When Sturgeon pledged at the SNP conference that she would do whatever was necessary in the interests of the Scottish people, I thought she was going to announce that she was going to honour her previous commitment to the 1st referendum being a once in a generation event. :tongueincheek:  I should have known better.  She simply wants to win independence for Scotland.  The interests of the Scottish people don't come into it.

 

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A further insight into the SNP's strategy and shameful neglect of the day job was demonstrated in BBC Radio Scotland's morning news programme today.  Firstly there was the leader of The Highland Council warning of further cuts to public services as a direct consequence of the SNP Government's continuing squeeze on local government.  The SNP berate the Tories for some of their policies and then do much the same in Scotland.  They then pass the blame onto the Tories in an attempt to get the people to hate them even more.  But let's be clear about this; for all the SNP's whingeing about Tory austerity, the appalling squeeze on local government in Scotland is SNP austerity pure and simple.

There was also news of a report from the Royal College of Nursing expressing grave concern about nursing levels.  Despite the SNP having been in charge of the NHS in Scotland for the past decade we have vacancy rates for nurses at 4.2% and set to increase due to the number of nurses approaching retirement age.  This SNP Government is the very same SNP Government which, during the independence referendum, told the nation that we needed independence to protect the NHS from privatisation.  Yet in the past year, this SNP government have increased spending on agency nurses by over 40%.  It is pouring valuable public money into the private sector, not to improve the efficiency of the service but simply to plug gaps created by their own staggering ineptitude.  Despite being invited to send a spokesperson to discuss the issues, the Government declined to do so.  What a devious, hypocritical and incompetent bunch the leadership of the SNP have become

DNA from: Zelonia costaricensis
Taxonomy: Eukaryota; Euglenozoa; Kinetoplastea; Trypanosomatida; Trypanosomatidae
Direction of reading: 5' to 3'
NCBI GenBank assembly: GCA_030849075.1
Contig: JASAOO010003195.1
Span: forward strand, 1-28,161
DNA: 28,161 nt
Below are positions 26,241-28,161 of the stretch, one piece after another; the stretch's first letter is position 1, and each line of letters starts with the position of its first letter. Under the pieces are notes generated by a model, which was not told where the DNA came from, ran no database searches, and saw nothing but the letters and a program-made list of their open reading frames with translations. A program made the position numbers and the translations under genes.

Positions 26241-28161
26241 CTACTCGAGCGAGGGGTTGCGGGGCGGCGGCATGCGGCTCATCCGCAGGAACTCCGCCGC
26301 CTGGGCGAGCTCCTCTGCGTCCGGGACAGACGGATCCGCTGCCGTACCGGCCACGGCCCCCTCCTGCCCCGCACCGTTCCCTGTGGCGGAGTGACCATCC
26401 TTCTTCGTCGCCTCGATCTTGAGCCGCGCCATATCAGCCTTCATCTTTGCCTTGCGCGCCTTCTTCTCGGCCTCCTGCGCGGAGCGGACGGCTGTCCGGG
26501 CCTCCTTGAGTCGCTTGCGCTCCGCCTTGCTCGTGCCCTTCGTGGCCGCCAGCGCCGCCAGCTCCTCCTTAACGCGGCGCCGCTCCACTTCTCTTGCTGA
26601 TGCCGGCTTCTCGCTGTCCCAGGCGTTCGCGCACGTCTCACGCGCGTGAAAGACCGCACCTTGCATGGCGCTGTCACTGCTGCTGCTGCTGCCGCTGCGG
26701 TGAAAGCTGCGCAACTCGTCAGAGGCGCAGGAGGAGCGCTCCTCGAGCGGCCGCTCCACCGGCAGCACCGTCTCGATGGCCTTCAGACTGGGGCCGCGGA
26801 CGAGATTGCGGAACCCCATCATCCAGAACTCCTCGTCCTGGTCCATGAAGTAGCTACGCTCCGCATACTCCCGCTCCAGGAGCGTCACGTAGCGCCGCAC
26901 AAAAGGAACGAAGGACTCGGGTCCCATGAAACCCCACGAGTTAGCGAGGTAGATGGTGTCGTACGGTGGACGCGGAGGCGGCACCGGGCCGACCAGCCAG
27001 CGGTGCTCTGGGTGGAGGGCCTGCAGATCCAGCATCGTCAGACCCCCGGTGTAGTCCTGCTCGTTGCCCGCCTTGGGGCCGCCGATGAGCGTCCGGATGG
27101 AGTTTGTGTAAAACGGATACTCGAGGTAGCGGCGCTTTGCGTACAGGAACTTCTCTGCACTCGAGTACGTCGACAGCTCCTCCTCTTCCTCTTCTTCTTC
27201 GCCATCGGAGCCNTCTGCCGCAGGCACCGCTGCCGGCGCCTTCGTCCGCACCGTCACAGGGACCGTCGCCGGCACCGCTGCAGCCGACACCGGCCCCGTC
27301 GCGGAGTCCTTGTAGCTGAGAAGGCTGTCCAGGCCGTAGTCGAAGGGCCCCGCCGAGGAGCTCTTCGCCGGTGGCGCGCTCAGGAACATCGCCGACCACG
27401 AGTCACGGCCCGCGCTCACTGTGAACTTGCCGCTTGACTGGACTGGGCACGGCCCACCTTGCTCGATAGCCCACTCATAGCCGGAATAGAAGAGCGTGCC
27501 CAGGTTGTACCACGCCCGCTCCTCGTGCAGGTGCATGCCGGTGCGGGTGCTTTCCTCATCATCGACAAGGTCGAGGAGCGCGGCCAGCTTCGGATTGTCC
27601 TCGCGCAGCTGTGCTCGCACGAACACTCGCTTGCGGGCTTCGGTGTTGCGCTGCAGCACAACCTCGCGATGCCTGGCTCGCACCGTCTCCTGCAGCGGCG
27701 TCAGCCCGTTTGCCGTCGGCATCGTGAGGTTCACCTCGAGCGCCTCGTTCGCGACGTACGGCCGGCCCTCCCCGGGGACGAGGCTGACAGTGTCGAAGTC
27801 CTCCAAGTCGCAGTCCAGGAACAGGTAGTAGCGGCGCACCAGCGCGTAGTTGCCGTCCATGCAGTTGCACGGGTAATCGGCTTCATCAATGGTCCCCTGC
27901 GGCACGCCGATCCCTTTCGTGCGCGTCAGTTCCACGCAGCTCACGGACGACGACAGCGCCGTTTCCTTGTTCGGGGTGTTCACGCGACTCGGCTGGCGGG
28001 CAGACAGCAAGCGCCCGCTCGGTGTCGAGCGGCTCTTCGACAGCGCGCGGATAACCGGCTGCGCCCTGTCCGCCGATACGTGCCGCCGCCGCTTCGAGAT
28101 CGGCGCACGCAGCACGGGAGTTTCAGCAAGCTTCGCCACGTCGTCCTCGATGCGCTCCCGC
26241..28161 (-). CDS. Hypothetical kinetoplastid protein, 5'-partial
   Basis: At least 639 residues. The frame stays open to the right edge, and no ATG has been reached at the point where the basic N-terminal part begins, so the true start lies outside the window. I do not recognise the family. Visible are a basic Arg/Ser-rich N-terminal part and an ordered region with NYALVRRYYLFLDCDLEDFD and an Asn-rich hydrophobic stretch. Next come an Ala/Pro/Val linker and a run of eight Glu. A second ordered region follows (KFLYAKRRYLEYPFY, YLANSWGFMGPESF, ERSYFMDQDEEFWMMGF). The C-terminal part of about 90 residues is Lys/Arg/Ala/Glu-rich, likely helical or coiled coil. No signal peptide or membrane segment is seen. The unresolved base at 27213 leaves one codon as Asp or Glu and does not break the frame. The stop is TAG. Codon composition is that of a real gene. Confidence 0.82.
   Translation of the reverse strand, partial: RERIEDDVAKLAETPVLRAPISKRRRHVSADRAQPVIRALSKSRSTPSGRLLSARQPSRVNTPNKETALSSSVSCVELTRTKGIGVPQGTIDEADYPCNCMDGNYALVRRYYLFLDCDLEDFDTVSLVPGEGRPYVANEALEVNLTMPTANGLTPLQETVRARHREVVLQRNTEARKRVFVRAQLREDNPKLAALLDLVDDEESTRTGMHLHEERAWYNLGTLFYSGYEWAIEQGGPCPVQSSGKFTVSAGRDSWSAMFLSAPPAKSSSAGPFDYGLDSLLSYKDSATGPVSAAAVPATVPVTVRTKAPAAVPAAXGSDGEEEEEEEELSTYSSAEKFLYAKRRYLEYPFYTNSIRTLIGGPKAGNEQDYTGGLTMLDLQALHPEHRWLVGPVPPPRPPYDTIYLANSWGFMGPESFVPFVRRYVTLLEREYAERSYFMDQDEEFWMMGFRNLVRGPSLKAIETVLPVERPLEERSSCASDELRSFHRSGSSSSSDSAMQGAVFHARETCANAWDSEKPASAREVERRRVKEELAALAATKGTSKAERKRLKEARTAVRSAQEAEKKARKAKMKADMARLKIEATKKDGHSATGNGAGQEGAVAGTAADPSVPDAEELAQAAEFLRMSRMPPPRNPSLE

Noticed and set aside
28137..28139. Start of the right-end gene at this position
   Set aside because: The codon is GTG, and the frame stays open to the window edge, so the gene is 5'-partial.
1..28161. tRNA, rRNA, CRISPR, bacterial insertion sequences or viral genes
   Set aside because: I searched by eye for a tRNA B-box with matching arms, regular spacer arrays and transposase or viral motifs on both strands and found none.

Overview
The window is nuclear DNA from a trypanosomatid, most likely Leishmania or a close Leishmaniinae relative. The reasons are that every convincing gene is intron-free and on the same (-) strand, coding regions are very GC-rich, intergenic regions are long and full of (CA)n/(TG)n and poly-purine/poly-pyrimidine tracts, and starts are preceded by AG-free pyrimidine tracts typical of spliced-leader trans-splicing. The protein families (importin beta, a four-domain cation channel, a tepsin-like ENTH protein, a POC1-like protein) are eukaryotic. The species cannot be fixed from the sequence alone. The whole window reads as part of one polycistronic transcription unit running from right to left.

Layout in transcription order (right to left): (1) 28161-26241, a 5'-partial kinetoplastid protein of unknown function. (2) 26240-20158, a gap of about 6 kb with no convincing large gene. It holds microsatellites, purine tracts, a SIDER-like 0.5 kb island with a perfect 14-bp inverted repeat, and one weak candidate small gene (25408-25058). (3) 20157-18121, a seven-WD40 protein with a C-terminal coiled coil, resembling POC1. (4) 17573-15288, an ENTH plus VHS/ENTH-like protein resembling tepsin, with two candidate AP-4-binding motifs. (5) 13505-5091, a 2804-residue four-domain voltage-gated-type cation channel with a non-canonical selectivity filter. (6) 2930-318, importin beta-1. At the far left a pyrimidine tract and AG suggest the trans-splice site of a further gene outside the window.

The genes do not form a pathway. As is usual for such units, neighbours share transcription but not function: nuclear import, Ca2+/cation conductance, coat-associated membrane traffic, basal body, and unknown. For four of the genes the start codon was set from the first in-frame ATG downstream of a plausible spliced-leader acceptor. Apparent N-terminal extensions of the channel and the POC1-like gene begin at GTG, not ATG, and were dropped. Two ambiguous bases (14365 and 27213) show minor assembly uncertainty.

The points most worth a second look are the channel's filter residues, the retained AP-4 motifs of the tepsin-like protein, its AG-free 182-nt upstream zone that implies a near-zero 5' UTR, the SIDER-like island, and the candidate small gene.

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12 hours ago, DoofersDad said:

So much for the SNP's "conversation" about independence.  No hint of any kind of discussion but yet they press ahead with the next stage in the process of the only thing that interests them.  

 

12 hours ago, DoofersDad said:

 

The SNP then bleat on and on about Scotland having voted to remain in the EU.  It didn't.  This was a UK vote about the UK's position in Europe.  In 2014 Scotland voted to remain in the UK and in doing so, Scotland voted to accept the decision of the UK electorate in UK wide votes.  

The strategy of the SNP is clear.  They don't care what is best for Scotland and they have no respect for the democratic process.

 

Another realistic and down to earth post from DD and I'll choose the three points above from a number of very valid ones.

"Conversation about independence"? Of course they've been having one!..... among their own members and supporters at the likes of their party conference and that lunatic message board I spoke about yesterday. That way they only have to listen to what they want to hear because they have absolutely no answers to any sensible questions that may be put to them from outwith. I have seen absolutely no evidence at all of any face to face public "conversation" by way of SNP supporters chapping on doors or stopping people in the streets or holding the promised Town Hall meetings. I will continue to live in hope because I REALLY want to discuss this issue with SNP supporters.